What Does the Number in Parentheses Mean in Task Manager?

In this article you will know what the number in parentheses besides apps on Task Manager mean and what they are in Google Chrome.

Open the Task Manager (just press CTRL + SHIFT + ESC), and you will realize there is a number in the parentheses next to some processes.
You will probably find a number next to your browser, as I did next to Google Chrome. And it is not only browsers; you will also find numbers next to other processes such as Cortana or Excel.

It means the number of components used by a particular app. In other words, it means the total number of processes an app runs since it may run multiple processes, such as Chrome.

Let’s take a look in Google Chrome on Task Manager:

This means that there are 20 processes simultaneously running in Google Chrome. But why is this number so big?

It is impossible to know without knowing exactly what each one of these processes does.
Next, we will see how we can check that.

What does the number next to Google Chrome mean on Task Manager?

We can usually know what processes a particular app is running by clicking on the arrow next to it in the Task Manager. Unfortunately, this doesn’t work for Chrome.

A click to expand Google Chrome in the task manager will only show repeated processes labeled as “Google Chrome,” as you can see below:

So, what are all these processes running under Chrome?

The number next to Chrome is the total of components currently running in Chrome; this includes the open tabs, browser extensions, and processes running on Chrome.

You can find this information using Chrome’s (or any Chromium browser like Edge or Brave) own task manager. Only there will you have detailed information on these components.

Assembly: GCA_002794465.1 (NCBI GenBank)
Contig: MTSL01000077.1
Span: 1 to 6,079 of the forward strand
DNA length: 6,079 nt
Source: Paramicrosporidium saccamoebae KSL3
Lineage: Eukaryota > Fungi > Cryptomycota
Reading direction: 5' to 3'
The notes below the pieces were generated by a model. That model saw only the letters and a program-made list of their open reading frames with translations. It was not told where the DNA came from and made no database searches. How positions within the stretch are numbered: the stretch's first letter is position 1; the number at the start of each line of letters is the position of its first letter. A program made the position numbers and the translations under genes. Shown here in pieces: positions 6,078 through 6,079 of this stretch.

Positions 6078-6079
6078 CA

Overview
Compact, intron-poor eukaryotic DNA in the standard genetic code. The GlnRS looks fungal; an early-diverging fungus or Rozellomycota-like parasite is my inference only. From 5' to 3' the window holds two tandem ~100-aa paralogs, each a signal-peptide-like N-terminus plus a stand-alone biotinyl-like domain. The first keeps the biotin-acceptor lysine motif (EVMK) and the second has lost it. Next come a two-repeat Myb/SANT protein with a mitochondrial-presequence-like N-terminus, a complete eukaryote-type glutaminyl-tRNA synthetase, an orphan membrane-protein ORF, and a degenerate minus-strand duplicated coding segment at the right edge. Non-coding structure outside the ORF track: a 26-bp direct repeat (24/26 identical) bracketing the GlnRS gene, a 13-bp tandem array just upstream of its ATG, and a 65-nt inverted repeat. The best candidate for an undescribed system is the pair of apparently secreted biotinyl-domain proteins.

How to Check Which Components are Running Next to Chrome

To access Chrome (or your Chromium browser’s) task manager:

  1. Click on the three dots button in the upper right corner of your browser to expand the menu.
  2. Find More tools, and then click on Task manager:
    How to open the task manager in Google Chrome
    (You can also open the task manager with the shortcut SHIFT + ESC on Chrome.)
  3. Now you can see each component running on your browser:
    Chrome processes in Chrome Task manager

A quick look will show why the number next to Chrome on the task manager is usually big. Every browser extension and tab counts as a unique process.

This is why Google Chrome uses so much memory in the first place.

But changing Google Chrome for a lightweight browser won’t reduce the RAM usage since this is common to all modern browsers.,

To end the components that are consuming too much memory in your browser right now, select them in the Chrome task manager and then click on the End process button.

You can directly close the tabs and disable the extensions you don’t need.

How do I Know Which Processes to End in Task Manager?

Ending processes in Windows task manager can help you free up memory sometimes, but knowing what you can end and what you cannot is essential.

Killing the wrong processes might make your Windows freeze or crash instantaneously.

To check which processes are running on your PC, open the Task Manager by pressing CTRL + SHIFT + ESC and check the Processes tab. You will realize there are three main categories in the Processes tab; these are Apps, Background processes, and Windows processes:

The table below explains what they are and if you can end their processes:

Name in Processes TabWhat Shows HereIs It Safe to End It?
AppsIt shows which programs are open right now on your PC. These are the programs shown on your taskbar.You can safely end any of these in the task manager without risk.
Background ProcessesIt shows the programs running in the Windows background.You can end any processes related to third-party programs running in the background (for example, a download manager), but some vital processes here should not be ended.